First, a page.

Developers can now use ad campaigns to advertise their apps in YouTube Search and Google Discover
Google offers a wide variety of services for free to billions of people around the world. It costs the company a lot of money to run the servers and pay for the developers that enable these services to be what they are today. At its heart, Google is an advertising company and it’s the profit from these ads that make those services possible. This week the Google Ads team announced that application developers are now able to advertise in new ways on YouTube and in Google Discover as well.
Google Discover was once known as Google Now and it still carries some of that DNA with it. The rest of Google Now evolved into the Google Assistant, but it’s in Google’s best interests to suggest new content to Android users. Not only can it be a good user experience but it is now a way for them to connect application developers with new potential users. Not only that, but the new change also allows developers to promote their apps in YouTube Search as well. Like ads on Google Search, ads for apps displayed in YouTube Search will be based on relevance.
The news doesn’t end with Discover either as the company is also even tapping into Google Display sites and apps in the form of in-stream video ads. These can appear before, during, or after a video is played by the user. So as far as user-facing changes are concerned, that is what we can all look forward to. Developers get the advantage of leveraging these platforms in new ways and with some new tools too. Specifically, the company pointed out three new updates to AdMob which include:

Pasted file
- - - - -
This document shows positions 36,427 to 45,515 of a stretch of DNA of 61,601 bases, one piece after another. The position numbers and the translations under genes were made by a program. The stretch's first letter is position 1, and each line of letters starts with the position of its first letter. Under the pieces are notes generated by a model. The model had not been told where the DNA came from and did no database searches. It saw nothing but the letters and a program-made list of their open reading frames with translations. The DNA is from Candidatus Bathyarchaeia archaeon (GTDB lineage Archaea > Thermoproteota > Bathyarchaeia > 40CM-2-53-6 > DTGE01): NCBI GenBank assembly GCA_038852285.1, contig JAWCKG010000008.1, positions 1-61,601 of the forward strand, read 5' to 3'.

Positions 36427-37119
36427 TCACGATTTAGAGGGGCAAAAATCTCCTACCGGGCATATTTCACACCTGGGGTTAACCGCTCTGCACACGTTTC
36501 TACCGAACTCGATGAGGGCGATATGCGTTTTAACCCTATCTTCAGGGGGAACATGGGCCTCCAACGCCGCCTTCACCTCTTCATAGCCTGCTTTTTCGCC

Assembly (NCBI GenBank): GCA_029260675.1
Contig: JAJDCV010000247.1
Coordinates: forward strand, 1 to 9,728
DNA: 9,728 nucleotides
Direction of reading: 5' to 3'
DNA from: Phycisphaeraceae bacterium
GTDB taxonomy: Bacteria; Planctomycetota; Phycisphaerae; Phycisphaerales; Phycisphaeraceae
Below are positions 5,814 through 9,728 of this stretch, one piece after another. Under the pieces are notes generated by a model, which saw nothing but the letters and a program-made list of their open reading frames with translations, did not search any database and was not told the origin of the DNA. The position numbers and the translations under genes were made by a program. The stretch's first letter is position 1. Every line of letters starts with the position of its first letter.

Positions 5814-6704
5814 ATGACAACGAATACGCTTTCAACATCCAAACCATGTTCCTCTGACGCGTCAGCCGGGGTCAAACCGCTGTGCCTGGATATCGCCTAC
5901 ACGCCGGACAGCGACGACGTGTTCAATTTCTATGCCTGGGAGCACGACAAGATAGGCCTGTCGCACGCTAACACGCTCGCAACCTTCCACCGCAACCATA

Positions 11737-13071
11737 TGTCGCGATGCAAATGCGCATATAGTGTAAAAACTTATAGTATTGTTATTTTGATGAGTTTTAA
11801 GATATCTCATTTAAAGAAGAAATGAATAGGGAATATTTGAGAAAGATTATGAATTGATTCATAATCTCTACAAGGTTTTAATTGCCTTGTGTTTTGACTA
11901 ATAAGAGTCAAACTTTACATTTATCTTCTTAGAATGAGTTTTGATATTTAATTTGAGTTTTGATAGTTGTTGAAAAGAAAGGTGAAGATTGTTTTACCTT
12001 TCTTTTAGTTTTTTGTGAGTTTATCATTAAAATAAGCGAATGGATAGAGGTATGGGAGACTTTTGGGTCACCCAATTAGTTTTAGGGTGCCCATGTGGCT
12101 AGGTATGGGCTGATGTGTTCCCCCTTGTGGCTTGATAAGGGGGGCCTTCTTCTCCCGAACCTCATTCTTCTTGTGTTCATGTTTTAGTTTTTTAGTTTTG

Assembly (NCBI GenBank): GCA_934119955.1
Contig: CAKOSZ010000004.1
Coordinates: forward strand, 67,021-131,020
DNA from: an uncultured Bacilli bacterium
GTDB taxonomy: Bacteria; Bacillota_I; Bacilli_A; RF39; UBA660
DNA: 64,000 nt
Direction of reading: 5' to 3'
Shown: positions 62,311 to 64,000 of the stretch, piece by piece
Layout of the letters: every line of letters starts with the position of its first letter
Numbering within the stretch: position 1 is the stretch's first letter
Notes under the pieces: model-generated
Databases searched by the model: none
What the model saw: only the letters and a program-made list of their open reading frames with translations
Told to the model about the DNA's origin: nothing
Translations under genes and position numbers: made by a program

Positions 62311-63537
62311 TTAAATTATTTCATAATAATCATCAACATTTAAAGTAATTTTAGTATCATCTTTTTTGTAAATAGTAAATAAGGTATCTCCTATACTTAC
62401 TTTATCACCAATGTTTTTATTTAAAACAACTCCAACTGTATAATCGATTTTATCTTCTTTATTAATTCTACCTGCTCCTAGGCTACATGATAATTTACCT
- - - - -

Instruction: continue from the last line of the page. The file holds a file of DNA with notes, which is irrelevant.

- App open ad format: Gives developers a natural way to monetize previously untouched inventory as users wait for an app to load
- Smart segmentation on rewarded ad units: Enables developers to serve ads to users who are unlikely to make in-app purchases, originally launched on interstitial ad units but now coming to rewarded
- AdMob Insights: Provides alerts to a developer’s dashboard when the system detects abnormal changes to key metrics like eCPM, impression volume, or revenue so they can fix underperforming ad placements or learn from overperforming ones.